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Canon EOS 40D

Review Date: Apr 17, 2008 Recommend? yes | Price paid: Not Indicated | Rating: 8 

Pros: The 40D has all the useful features needed for almost any photo situation. The handling and shooting performance are nice upgrades from the 20D.
The sensor is not a step up from 20D/30D. Auto ISO is not very versatile. Again, there is a direct print button but no programmable button for mirror lock up or other useful functions?

The 40D was to be a considerable upgrade from my 20D, or so I thought. A new model with a new sensor and most of the features missing from the 20D that everyone wanted. How could it not be better outright? Well it is and isn't.

I will cover the ergonomics, features and shooting performance first. This is where the 40D shines.

1. Liveview is useful for more than just astrophotography. I actually has a paying job within a week of getting the 40D where liveview made a difference. Event photography where one is forced to hold the camera overhead to get crowd shots is so much easier with this.

2. The 40D is faster to respond and get the shot from button press. It is much easier to get a bird in frame as it leaps from a branch. Blackout time between shots is much shorter allowing easier tracking of fast moving objects. 6.5 FPS is nice, but its advantage against 5 FPS of the 20D is not as significant as the response times and blackout times.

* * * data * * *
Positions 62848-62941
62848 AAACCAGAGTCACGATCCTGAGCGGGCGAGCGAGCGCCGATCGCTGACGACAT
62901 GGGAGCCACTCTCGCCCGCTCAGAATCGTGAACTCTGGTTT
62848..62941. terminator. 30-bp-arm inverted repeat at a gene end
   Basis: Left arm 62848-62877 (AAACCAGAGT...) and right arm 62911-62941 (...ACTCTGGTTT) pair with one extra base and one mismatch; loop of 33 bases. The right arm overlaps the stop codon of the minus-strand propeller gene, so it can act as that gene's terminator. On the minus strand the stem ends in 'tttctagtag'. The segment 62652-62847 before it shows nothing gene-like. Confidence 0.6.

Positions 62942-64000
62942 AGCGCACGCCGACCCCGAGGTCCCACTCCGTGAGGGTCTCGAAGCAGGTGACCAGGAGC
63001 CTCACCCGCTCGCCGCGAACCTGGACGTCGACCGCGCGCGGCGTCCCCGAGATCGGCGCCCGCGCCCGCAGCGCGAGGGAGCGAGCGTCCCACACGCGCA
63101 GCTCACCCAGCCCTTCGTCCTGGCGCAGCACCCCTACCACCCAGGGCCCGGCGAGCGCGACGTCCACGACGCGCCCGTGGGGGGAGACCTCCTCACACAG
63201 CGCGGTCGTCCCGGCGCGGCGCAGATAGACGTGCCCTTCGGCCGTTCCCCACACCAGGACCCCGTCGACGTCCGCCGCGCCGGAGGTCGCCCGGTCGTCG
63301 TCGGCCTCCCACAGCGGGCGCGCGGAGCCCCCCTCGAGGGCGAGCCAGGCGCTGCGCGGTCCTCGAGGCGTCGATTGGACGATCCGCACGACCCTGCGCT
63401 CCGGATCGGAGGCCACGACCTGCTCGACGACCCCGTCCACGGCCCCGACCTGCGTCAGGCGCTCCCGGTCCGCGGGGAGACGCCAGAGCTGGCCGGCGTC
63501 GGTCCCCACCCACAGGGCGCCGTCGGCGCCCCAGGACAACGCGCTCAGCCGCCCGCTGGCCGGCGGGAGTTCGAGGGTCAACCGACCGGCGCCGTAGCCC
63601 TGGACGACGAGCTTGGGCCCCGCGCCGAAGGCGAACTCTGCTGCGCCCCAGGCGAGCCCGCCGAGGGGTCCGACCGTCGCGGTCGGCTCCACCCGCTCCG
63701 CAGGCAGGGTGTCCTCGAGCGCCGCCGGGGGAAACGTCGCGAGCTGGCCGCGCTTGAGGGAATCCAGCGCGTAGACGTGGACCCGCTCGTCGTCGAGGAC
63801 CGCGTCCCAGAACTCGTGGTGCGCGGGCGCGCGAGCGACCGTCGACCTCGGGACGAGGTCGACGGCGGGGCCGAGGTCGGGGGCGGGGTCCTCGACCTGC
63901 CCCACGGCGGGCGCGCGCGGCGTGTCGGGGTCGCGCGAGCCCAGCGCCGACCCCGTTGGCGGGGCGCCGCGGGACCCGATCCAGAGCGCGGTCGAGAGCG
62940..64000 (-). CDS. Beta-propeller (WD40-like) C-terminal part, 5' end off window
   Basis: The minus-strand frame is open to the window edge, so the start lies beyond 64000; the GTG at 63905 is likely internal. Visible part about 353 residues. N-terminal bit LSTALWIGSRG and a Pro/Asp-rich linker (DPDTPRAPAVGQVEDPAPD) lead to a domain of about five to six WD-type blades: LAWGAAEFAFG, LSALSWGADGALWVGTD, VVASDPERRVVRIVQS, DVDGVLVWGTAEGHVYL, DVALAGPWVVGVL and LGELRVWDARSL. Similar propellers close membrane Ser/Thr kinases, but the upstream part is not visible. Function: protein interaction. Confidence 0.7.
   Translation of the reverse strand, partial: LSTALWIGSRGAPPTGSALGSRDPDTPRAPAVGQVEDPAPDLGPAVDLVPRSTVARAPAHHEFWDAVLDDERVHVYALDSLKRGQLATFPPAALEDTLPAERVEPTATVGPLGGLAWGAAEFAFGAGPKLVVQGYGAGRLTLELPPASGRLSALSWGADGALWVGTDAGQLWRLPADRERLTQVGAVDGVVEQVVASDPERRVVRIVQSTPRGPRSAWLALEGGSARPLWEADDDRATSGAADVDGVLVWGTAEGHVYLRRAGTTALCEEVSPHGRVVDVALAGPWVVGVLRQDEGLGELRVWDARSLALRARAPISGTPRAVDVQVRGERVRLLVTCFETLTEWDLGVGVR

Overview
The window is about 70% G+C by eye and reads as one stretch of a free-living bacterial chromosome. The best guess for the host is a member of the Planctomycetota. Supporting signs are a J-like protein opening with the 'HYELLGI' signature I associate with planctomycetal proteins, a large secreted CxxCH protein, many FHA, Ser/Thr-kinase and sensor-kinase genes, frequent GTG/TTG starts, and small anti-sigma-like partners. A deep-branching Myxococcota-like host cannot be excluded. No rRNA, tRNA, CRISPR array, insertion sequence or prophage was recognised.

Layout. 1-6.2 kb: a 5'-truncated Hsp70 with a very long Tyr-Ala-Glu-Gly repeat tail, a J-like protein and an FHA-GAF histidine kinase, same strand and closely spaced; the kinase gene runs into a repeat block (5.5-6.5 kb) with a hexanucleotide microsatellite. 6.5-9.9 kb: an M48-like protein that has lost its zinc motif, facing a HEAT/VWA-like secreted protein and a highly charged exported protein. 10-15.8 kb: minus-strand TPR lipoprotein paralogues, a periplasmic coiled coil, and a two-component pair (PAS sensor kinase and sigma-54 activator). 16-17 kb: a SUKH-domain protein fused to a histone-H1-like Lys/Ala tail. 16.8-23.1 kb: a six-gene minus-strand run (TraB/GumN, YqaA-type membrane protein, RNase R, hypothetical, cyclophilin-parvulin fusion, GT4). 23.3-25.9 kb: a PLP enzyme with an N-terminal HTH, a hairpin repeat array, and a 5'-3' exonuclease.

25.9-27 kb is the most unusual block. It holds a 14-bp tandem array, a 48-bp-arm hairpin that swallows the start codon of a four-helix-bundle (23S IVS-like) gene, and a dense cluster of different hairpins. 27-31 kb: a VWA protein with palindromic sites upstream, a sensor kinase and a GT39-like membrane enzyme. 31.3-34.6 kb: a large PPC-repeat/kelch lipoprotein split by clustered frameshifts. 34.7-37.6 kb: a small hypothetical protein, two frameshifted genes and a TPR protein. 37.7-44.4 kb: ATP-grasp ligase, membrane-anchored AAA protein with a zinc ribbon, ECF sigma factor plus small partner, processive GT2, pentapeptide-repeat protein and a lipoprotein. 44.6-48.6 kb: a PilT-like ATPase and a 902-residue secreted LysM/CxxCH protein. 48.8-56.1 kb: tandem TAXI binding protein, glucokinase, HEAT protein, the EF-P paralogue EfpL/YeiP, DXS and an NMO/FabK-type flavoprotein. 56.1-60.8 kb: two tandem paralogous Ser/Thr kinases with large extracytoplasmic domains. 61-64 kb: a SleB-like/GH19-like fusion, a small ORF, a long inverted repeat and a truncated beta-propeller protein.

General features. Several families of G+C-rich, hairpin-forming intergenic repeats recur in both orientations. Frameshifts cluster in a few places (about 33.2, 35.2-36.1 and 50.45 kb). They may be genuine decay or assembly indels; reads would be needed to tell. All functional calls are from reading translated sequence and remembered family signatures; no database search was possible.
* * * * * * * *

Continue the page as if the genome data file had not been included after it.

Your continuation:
3. The viewfinder is brighter and larger.

4. Having your most used settings available in a quick access menu is very helpful when you need to change things on the fly during changing conditions.

5. Finally, ISO in the viewfinder and easily changeable on the fly!

6. I have rather large hands, so the larger grip and finger indent. is a nice comfort item for me over the 20D/30D.

7. A nice large LCD screen with RGB and luminance histograms is a very nice feature. What isn't so nice? The resolution of the LCD is a bit too low. The background of the histograms makes them hard to decipher in bright outdoor light.

8. The mirror moves faster as mentioned before for lower blackout times, but it is also a bit quieter. I have held on to my 300D for situations where camera noise would be intrusive and the 40D is almost quiet enough now for most sensitive situations.

9. Why oh why does Canon ignore all the cries about the wasted space on the camera for a direct print button? Why do they ignore the suggestion to make this button customizable?

10. Spot (semi) metering is a much welcomed addition over the 20D.